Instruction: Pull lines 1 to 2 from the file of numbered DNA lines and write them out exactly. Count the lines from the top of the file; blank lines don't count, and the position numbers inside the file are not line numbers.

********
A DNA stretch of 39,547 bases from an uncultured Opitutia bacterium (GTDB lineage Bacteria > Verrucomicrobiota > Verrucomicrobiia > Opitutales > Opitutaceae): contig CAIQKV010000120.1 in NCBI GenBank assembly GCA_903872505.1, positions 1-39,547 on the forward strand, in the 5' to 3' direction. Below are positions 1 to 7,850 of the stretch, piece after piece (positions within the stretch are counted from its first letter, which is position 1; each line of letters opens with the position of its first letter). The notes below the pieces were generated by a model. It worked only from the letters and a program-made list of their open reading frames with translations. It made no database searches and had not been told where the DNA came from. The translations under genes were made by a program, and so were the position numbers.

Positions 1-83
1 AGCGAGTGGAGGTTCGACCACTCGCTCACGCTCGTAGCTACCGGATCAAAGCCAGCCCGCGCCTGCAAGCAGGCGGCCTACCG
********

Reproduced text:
A DNA stretch of 39,547 bases from an uncultured Opitutia bacterium (GTDB lineage Bacteria > Verrucomicrobiota > Verrucomicrobiia > Opitutales > Opitutaceae): contig CAIQKV010000120.1 in NCBI GenBank assembly GCA_903872505.1, positions 1-39,547 on the forward strand, in the 5' to 3' direction. Below are positions 1 to 7,850 of the stretch, piece after piece (positions within the stretch are counted from its first letter, which is position 1; each line of letters opens with the position of its first letter). The notes below the pieces were generated by a model. It worked only from the letters and a program-made list of their open reading frames with translations. It made no database searches and had not been told where the DNA came from. The translations under genes were made by a program, and so were the position numbers.

Positions 1-83